Of course, we Americans love to think that democracy is the best form of government and the right one for everybody. I happen to think a democratic government is one that I would prefer to live under but I do not presume to think that it necessarily is the only form of government nor necessarily the best one under all circumstances. In any case, I do not believe unsolicited lectures on the superiority of democracy is a very effective way to convincing anyone. One the other hand, when appropriate I wouldn’t mind explaining to my friends from China about the concept of democracy by using actual real life situations.

Let me give you an example. A few years ago, I was driving some visitors from China along route 280. Suddenly, I had an idea and pull into a rest area that featured a real ugly sculpture of Father Junipero Serra. “See this garden and flowers in this rest area,” I said to my visitors, “That’s the work of a homeless priest.” I then told them the story of this priest who was homeless and spent his time beautifying the rest area and sleeping there. The authorities found out about it and wanted to evict him. The public found out about what the authorities planned to do and raised uproar in sympathy with the homeless priest. In face of the public pressure, the authorities relented and allowed the priest to stay. Somebody, I don’t know who, even provided the priest with a small camper trailer so that he did not have to sleep in a tent anymore. Today if you go by this rest area you will see even more elaborate garden as well as the camper in the back. End of a beautiful story.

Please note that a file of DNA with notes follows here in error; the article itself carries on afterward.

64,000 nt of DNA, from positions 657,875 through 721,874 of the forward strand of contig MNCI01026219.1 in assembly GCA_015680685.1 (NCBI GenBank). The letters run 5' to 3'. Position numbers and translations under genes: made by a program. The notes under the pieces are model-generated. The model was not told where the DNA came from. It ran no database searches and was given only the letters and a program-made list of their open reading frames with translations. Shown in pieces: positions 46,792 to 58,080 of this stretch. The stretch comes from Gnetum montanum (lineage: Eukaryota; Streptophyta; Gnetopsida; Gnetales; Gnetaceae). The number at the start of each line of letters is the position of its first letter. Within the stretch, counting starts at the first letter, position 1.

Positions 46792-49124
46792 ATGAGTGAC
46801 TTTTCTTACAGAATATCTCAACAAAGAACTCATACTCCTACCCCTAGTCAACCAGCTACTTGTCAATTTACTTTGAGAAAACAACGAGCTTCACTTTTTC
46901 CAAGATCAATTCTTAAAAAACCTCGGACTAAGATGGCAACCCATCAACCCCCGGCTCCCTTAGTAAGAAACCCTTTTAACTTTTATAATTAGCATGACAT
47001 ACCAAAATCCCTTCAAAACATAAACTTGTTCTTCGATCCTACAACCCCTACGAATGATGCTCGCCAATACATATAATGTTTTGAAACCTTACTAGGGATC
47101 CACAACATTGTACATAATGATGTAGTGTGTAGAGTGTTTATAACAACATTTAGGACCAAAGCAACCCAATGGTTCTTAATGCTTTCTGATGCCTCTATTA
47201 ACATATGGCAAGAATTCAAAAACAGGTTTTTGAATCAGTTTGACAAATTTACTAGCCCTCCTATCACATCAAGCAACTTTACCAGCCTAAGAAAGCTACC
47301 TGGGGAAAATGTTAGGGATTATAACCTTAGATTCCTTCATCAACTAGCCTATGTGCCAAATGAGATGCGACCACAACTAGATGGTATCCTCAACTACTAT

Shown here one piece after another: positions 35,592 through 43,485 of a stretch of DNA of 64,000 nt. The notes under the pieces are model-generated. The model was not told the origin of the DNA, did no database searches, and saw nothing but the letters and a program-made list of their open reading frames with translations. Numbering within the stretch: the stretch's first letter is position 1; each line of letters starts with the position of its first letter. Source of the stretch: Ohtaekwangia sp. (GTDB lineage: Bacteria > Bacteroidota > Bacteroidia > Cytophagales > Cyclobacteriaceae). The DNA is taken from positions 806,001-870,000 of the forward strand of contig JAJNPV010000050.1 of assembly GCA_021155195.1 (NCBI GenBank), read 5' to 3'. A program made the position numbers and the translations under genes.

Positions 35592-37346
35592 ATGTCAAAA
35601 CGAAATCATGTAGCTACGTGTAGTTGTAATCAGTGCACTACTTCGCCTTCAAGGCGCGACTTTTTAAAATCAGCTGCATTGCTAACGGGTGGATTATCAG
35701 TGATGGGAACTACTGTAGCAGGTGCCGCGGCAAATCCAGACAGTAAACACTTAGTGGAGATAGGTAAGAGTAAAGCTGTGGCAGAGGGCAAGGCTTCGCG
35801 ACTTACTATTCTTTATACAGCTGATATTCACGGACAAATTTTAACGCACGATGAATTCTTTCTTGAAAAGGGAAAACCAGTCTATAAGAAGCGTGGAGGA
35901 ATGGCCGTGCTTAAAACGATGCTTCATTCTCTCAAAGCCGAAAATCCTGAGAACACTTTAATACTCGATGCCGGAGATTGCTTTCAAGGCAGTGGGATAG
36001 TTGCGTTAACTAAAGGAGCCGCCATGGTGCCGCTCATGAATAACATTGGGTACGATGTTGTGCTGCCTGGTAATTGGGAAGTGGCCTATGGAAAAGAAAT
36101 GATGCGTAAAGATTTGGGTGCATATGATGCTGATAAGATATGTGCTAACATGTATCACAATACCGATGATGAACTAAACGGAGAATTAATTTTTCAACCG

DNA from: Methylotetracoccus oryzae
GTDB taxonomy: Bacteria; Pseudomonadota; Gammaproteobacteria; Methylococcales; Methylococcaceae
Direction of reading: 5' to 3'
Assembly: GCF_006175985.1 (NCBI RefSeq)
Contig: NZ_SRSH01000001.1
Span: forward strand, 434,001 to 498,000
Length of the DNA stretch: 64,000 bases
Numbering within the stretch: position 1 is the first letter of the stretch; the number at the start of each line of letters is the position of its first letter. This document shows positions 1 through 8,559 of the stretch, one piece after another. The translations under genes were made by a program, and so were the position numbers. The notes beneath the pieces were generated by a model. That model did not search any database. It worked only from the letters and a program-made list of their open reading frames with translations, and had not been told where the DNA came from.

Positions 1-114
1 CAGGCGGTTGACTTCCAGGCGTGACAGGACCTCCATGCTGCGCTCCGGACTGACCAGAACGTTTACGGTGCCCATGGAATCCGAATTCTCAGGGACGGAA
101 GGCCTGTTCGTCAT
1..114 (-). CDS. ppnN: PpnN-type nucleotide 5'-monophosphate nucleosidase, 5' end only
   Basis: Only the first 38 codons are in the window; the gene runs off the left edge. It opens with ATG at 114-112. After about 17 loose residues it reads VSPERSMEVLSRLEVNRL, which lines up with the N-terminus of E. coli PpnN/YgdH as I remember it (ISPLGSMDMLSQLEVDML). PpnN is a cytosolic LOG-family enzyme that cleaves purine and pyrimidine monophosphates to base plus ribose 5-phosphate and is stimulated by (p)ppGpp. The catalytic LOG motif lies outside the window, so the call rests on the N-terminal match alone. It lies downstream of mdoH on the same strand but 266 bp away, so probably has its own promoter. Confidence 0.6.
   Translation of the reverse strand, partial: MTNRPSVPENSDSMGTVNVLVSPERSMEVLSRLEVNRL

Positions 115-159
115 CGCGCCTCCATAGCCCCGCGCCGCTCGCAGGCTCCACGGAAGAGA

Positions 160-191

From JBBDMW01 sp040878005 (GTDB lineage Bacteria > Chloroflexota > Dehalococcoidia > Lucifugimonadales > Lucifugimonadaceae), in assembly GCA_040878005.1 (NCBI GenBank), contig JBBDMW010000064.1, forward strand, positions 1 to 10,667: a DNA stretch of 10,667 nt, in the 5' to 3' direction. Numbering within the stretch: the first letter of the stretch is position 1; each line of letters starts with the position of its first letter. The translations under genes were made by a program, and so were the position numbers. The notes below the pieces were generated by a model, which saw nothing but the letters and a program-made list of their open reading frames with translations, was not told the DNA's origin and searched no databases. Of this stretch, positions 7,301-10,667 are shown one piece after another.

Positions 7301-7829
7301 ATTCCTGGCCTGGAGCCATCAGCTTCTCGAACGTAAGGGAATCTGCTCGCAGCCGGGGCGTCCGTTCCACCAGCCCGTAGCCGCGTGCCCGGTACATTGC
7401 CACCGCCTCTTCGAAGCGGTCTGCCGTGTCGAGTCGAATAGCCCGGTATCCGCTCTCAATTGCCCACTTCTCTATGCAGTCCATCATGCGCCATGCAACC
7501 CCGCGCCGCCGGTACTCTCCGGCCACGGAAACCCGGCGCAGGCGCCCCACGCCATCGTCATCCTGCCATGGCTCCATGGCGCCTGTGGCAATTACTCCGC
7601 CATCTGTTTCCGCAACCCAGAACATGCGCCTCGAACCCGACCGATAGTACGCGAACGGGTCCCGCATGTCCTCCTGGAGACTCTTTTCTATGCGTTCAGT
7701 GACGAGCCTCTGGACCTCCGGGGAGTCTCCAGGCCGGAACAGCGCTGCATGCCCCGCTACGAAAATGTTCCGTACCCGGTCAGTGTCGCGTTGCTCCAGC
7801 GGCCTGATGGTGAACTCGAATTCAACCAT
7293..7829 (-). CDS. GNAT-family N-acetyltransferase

Why did I tell the story? Because of its human interest and because it is a good illustration of the benefits of a democracy where public opinion counts. In my view, telling the story is a way of making some points without being obnoxious about it.

Hopefully I have demonstrated and convince you that in acting as a bridge between China and America, in speaking about China to help Americe better understand China, you do not have to defend China. For sure, you should not feel any sense of divided loyalty. As a citizen of this country, you owe your allegiance to the United States. Period. This is not negotiable. As we know well from the recent experiences of Wen Ho Lee, there will be plenty of people that will suspect you of divided loyalty anyway. You must not give them cause and you must fight back when they discriminate and practice racial profiling.